At a press conference held January 27, U. S. Senator Charles Schumer (D-NY) announced that new legislation called “Avonte’s Law” that will start and fund programs to provide voluntary tracking devices for families of children with Autism. Among those in attendance were Vanessa Fontaine, Avonte’ Oquendo’s mother, Doris McCoy, Avonte Oquendo’s grandmother, their attorney David Perecman and Autism Speaks Executive Vice President of Strategic Communications Michael Rosen.
“The tragic end to the search for Avonte’ Oquendo clearly demonstrates that we need to do more to protect children with Autism who are at risk of running away,” said Schumer. “Thousands of families face the awful reality each and every day that their child with Autism may run away. Making voluntary tracking devices available will help put parents at ease, and most importantly, help prevent future tragedies like Avonte’s. By expanding the innovative program we currently have in place for at-risk Alzheimer’s patients, we will help thousands of families avoid what Avonte’s family just experienced.”
Also as a result of the Oquendo case, on Thursday, January 23, 2014, Autism Speaks, the world’s leading Autism science and advocacy organization, and the National Center for Missing and Exploited Children announced the formation of a partnership to address Autism wandering incidents.
About Avonte’ Oquendo
Most of the people who follow television news in this country have seen the nightmarish image on the surveillance cameras of the Center Boulevard School in Long Island City, Queens. At 12:37 p.m. October 4, a security guard watched and did nothing as Avonte’ Oquendo, a nonverbal autistic child, walked out of the building and into the streets of New York City. His mother was notified at 1:35 p.m. and the New York Police department was called at about 2:00 p.m. Officials of the school knew, through his IEP (Individualized Education Program – a plan agreed to by the school district and the parents of a special needs student), that Avonte’ Oquendo had a history of wandering, which is not uncommon for young people who are on the lower functioning end of the Autism Spectrum. In addition, the school had several security issues that would not have made it an ideal environment for neurotypical youth, much less young people with special needs. Among them were the fact that there was no one to monitor the front desk, no alarms on exit doors, and no console for the security agent. None of the administrators in the school even had access to passwords that would have allowed them to view surveillance footage so it was almost two hours after Avonte’ Oquendo had disappeared before footage was accessed that would confirm that he was no longer in the building. The initial complaint filed by Avonte’ Oquendo’s family has now evolved into a wrongful death suit against the City of New York.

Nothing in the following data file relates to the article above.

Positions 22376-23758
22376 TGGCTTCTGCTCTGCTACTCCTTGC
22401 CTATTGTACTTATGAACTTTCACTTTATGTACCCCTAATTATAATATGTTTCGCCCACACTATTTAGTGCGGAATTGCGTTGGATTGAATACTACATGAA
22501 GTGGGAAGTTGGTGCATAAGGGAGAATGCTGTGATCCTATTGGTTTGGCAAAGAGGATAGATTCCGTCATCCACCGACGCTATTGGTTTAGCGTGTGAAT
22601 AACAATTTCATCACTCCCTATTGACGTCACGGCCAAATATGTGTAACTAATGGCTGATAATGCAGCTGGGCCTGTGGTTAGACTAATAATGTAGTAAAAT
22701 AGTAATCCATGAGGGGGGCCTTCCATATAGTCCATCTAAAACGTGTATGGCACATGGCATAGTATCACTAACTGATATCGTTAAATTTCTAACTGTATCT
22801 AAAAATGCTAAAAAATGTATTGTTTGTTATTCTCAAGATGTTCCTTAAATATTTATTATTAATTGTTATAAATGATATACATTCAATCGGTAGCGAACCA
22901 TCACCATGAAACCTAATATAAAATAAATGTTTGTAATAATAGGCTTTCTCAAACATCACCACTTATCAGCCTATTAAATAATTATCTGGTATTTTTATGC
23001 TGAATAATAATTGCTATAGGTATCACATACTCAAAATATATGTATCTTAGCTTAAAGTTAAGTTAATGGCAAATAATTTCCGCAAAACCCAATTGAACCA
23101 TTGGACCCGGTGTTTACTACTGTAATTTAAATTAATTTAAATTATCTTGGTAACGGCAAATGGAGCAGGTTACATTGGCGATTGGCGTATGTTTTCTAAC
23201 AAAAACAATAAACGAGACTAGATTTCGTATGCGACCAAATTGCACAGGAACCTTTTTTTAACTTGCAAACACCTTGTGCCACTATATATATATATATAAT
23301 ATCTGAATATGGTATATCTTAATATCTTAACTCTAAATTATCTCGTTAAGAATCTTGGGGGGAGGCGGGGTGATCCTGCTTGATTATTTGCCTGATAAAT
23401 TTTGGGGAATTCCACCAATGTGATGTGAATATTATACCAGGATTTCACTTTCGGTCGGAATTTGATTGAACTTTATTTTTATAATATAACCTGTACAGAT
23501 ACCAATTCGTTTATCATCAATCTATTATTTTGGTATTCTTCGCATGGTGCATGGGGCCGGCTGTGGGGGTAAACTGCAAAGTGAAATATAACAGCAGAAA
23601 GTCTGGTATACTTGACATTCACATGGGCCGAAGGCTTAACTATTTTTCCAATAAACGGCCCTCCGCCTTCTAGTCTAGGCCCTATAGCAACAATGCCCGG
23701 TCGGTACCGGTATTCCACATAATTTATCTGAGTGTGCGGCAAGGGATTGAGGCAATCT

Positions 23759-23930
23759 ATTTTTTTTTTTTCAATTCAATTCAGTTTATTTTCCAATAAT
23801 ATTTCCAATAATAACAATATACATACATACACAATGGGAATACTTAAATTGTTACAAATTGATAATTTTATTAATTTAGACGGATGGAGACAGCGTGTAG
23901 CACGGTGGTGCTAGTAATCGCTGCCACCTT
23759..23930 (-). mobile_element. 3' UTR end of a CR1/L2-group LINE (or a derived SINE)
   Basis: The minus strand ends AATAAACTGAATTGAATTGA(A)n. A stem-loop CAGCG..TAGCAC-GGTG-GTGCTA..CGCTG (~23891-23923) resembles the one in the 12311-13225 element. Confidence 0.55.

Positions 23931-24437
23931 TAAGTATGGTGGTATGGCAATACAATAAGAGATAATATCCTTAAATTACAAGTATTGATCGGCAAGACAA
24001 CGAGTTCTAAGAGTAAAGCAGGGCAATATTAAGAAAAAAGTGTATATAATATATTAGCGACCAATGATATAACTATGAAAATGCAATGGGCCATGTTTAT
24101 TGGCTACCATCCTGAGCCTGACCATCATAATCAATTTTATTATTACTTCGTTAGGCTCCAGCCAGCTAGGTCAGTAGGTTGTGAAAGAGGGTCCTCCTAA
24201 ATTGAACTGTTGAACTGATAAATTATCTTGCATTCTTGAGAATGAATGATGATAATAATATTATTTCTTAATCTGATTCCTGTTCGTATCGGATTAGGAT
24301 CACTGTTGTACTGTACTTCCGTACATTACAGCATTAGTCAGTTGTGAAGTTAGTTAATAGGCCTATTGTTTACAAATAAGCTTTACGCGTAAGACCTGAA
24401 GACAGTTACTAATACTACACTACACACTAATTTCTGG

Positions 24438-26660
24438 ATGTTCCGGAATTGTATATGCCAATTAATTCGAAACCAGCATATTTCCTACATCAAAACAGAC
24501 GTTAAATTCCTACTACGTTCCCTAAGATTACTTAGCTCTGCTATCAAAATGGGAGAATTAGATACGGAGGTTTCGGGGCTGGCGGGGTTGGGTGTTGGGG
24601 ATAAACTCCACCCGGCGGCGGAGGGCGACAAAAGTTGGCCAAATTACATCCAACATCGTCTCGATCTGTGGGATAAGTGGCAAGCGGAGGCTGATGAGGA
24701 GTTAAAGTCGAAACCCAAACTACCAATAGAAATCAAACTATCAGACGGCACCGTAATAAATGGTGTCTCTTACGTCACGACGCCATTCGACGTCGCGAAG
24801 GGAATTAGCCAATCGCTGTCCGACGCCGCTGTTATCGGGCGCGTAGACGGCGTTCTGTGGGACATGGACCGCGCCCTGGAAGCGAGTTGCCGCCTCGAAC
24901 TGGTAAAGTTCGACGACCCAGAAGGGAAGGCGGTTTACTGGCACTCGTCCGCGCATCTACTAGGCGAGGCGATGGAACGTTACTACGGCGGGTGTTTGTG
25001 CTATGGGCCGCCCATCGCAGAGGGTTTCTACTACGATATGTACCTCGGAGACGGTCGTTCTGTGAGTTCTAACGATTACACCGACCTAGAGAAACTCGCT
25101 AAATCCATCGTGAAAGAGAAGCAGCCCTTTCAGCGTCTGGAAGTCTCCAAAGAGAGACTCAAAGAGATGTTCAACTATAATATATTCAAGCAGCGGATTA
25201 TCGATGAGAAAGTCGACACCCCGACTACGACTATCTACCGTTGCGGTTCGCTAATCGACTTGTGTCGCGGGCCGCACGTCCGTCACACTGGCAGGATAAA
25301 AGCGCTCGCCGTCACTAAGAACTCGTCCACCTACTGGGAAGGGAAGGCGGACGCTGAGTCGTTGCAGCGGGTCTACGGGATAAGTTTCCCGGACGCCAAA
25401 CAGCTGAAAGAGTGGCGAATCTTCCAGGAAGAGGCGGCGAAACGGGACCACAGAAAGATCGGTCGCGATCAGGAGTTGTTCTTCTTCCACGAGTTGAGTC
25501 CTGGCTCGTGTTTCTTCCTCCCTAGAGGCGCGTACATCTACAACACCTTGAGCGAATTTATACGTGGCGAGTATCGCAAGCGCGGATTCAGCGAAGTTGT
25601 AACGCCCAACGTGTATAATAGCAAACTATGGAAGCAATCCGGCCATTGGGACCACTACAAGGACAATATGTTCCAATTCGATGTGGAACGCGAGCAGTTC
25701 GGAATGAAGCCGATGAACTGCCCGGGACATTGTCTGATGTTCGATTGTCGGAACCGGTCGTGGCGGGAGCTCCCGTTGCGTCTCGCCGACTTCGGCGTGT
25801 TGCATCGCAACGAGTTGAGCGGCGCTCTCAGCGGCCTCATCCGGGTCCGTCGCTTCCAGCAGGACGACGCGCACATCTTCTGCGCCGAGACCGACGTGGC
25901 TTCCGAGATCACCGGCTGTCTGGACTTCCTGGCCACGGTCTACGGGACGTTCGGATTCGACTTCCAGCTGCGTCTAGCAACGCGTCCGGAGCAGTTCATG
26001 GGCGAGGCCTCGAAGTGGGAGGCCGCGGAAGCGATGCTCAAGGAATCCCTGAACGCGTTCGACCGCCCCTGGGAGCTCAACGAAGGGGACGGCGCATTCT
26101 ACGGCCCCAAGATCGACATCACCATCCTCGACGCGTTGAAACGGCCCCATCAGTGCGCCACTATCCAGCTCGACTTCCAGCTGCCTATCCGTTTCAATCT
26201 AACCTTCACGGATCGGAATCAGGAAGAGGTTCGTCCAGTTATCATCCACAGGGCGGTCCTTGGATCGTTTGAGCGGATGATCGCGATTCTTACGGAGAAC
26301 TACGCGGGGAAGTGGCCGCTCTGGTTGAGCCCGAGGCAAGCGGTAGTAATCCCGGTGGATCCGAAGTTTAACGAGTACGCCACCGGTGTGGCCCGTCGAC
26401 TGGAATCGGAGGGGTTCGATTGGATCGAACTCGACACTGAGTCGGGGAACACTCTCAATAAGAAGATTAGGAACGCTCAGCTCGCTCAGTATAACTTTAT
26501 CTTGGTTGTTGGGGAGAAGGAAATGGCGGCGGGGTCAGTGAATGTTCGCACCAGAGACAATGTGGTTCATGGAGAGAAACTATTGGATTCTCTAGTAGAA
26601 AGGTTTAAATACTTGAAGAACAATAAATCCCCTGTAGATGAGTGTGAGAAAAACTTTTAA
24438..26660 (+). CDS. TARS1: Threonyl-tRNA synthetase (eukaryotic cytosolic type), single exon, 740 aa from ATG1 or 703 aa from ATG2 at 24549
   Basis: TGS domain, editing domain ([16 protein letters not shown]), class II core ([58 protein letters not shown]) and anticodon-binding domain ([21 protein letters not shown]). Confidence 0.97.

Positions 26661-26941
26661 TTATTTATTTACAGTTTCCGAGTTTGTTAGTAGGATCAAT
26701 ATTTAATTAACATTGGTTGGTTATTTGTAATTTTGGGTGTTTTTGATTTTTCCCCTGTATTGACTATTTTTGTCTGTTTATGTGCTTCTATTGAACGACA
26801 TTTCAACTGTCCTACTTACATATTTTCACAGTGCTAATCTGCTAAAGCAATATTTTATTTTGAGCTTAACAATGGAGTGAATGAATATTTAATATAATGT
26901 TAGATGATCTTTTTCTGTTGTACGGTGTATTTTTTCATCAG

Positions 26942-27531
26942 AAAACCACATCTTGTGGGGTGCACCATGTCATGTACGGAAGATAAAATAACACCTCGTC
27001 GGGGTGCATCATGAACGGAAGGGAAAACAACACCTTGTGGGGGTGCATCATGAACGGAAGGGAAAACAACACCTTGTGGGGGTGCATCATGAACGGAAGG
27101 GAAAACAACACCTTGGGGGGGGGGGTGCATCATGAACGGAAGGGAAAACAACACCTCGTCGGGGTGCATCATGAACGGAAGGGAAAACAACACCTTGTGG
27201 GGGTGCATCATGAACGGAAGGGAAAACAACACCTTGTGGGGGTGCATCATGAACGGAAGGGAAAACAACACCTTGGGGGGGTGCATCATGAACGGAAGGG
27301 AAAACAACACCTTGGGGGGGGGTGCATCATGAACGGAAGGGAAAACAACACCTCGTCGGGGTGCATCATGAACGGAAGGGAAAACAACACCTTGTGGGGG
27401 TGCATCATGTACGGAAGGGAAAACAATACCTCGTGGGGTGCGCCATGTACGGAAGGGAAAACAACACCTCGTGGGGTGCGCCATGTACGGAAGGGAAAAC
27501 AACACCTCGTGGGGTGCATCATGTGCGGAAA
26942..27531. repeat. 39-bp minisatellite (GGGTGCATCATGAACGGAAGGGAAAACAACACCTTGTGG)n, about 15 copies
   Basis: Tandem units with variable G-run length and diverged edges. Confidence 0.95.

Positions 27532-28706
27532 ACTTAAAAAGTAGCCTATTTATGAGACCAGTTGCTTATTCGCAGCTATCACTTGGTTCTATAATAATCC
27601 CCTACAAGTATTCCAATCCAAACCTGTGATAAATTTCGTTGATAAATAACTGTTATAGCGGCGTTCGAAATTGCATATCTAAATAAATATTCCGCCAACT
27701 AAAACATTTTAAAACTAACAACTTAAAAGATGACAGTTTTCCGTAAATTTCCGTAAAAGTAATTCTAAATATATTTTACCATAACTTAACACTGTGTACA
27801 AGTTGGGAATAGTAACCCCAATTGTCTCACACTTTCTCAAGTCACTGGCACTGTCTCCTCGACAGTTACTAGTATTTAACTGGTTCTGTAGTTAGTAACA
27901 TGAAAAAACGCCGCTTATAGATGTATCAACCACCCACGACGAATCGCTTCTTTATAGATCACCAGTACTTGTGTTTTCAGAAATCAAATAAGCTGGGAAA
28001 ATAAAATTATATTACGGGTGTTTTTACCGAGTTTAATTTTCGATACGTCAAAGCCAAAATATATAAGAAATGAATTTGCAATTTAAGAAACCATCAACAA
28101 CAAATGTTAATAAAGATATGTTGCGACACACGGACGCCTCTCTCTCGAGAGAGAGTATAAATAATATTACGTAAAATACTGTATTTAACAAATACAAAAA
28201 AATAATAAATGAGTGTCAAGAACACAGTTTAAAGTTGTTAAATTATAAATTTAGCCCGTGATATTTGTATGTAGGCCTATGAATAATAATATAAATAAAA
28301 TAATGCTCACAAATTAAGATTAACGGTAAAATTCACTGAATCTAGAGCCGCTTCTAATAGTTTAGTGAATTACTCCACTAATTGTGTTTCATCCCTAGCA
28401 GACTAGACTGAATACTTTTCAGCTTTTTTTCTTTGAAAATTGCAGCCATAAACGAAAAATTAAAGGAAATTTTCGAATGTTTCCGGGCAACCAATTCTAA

His disappearance prompted a search that encompassed several states and all points reached via social media. A reward of $95,000 was offered in exchange for his safe return, but ultimately his remains were found on the bank of the East River January 17. Hundreds of mourners gathered at the Church of Saint Joseph to pay their respects as Avonte’ Oquendo was laid to rest on Saturday, January 25.
An estimated 1 in 88 children in the United States is on the Autism Spectrum, a 78 percent increase in six years that is only partly explained by improved diagnosis. Autism is a general term used to describe a group of complex developmental brain disorders – Autism Spectrum Disorders (ASD) – caused by a combination of genes and environmental influences. These disorders are characterized, in varying degrees, by communication difficulties, social and behavioral challenges, as well as repetitive behaviors (from Autism Speaks’ web site).